Speaking truth to power | Inquirer Opinion

Speaking truth to power

/ 12:12 AM February 02, 2017

Women in different cities across the United States and around the world led protest marches to directly challenge Donald Trump’s agenda and his actions. In his first full day in office, he accomplished what few had imagined he could do: unite people of different genders, color and creed, of different backgrounds, beliefs and nationalities, all marching together and unfurling different banners to protest America’s new commander in chief.

This unprecedented moment has the potential of becoming a turning point in the efforts to resist the current trend of politics in many countries: the emergence of populists preaching a trenchant form of nationalism who speak as if words don’t matter, as if truth matters little, and as if facts can be manufactured at will by calling them “alternative facts.” In different countries, the growing phenomenon of demagogues and populists with authoritarian tendencies trading on the fears and insecurities of those bereft of opportunities has shown a marked increase.


Journalists in the frontline of fire.  Take Trump’s remarks at the CIA headquarters in Langley, Virginia, where he opened fire on media people by calling them “among the most dishonest human beings on earth” and commenting that he has “a running war with media,” blaming them for delegitimizing the presidency by “misrepresenting” his views which his subalterns insist are misspeak, or concocted—evidence to the contrary.

This situation is not new.  Regimes that feel besieged or embattled normally turn to the press looking for scapegoats.


In the frontline of fire is the place of honor, and the people who cover events, write stories, express their opinions, or produce news material with professionalism or courage can find solace in the fact that they have the support of people who care deeply for the truth and “will not be moved.”

Truth tellers, rise!  In a world wired to its fingertips, most everyone who would care to spend some time communicating with others can take to social media and make one’s thoughts, opinions and convictions heard.

Every citizen can become a truth teller! Each citizen can become a bulwark against lies and fake news, trolls and threats, the intolerance and hatred being spewed out by either paid hacks or bedeviled partisans. We all have a right to express our thoughts with respect, “with malice towards none, and with charity for all.” That is the stuff of democracy, and what deepening democratic space is all about.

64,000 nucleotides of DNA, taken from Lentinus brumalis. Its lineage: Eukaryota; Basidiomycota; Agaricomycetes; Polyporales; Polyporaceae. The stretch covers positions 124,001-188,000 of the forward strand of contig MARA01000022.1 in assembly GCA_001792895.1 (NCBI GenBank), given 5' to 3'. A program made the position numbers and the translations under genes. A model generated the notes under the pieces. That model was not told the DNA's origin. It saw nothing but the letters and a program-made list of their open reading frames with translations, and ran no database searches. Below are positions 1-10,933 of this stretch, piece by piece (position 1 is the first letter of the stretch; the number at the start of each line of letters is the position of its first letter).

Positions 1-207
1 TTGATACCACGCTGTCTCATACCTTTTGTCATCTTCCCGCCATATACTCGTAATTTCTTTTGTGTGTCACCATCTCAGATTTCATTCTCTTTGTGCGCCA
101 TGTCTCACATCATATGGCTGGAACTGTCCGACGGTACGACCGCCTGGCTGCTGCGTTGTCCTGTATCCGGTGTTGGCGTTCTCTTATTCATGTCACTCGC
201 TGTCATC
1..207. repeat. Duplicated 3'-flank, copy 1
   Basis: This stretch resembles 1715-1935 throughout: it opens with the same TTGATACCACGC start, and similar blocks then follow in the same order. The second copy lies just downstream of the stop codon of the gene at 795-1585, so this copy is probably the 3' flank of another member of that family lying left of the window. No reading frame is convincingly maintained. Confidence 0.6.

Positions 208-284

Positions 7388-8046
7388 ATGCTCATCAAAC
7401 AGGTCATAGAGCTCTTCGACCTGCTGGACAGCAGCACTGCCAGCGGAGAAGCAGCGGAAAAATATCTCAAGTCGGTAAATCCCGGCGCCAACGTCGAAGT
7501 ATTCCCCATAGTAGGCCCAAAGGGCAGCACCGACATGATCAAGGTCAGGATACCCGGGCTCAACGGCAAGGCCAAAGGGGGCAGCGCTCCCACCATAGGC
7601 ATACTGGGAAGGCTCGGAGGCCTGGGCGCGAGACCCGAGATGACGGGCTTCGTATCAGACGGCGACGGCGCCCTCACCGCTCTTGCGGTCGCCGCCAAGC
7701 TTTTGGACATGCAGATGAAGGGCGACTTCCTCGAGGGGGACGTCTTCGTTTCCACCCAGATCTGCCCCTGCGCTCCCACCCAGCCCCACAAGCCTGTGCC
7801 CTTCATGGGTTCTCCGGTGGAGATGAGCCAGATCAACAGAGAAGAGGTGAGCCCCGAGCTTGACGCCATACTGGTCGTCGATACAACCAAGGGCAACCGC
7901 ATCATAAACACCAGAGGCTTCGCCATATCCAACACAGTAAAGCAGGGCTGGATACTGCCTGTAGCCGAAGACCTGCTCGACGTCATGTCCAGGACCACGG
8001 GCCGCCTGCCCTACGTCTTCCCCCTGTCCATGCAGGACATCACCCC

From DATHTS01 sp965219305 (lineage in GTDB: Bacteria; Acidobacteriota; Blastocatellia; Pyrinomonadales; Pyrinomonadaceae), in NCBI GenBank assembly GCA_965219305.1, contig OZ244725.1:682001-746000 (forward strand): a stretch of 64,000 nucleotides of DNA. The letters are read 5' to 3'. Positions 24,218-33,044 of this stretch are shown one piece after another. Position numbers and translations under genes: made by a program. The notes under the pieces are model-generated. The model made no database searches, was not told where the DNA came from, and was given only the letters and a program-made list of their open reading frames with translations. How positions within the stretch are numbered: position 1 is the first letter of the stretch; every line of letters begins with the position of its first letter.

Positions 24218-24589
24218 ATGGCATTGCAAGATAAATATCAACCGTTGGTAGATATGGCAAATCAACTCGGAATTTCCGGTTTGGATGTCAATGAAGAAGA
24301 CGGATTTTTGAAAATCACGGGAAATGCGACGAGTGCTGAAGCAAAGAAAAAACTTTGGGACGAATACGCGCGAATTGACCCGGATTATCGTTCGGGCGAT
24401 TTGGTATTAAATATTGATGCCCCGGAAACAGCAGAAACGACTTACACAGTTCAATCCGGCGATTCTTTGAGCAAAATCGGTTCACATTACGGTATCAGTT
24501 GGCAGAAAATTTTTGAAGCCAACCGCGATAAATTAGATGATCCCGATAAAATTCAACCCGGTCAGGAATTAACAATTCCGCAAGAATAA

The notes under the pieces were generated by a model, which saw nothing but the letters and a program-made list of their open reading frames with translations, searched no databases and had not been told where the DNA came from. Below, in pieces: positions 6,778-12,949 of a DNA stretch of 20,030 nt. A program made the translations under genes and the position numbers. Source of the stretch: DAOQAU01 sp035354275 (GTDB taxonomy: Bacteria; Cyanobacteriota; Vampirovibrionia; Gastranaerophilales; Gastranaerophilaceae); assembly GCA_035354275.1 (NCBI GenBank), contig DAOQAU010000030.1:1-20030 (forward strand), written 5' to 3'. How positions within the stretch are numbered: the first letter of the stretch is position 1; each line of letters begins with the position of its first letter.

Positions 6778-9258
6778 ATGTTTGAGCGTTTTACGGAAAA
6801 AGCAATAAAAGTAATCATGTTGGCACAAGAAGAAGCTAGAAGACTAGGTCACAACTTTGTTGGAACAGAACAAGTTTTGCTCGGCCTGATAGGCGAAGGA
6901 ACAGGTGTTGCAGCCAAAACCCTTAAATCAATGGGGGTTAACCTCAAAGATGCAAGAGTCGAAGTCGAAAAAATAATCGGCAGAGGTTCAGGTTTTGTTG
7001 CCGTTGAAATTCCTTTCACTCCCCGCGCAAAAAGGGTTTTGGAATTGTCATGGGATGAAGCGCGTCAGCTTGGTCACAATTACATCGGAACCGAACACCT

In the Philippine context, the use of the “bully pulpit” by the President, his surrogates and senior politicians should not discourage people to engage, to talk back with respect, to argue with passion, and, if need be, to fight back bravely.

In my view, what has been unleashed by the antirevisionists and millennials in our midst whom the Inquirer chose as its “Filipinos of the Year” is precisely this quality of courage to come together and to stand up for the truth, to speak truth to power, and not to back down or be cowed by the powers that be.

Moreover, our people need to develop the capacity to listen earnestly and to disagree humbly, and to arrive at imperfect consensus, for such is the possibility in a country so diverse and blessed with different dreams. Nevertheless, no matter how we may differ, there is one thing certain: We have to “make poverty history,” inequality a thing of the past, peace possible, and happiness part of the wonder years of our nation’s children—thus the importance of small acts of kindness, deeds done daily as the first single steps in this marathon journey.

There is no turning back. The task of the hour is to stretch hands and hearts across borders to harness the power of the “global grassroots” while enabling local communities to build the kind of world that responds to the aspirations of people everywhere.



Prof. Ed Garcia is a framer of the 1987 Constitution He worked at Amnesty International and International Alert in London for over two decades. Previously, he taught at Ateneo and UP. He now serves as consultant on the formation of scholar-athletes at FEU Diliman.

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TAGS: alternative facts, Commentary, Donald Trump, fake news, Media, opinion, Trump, truth
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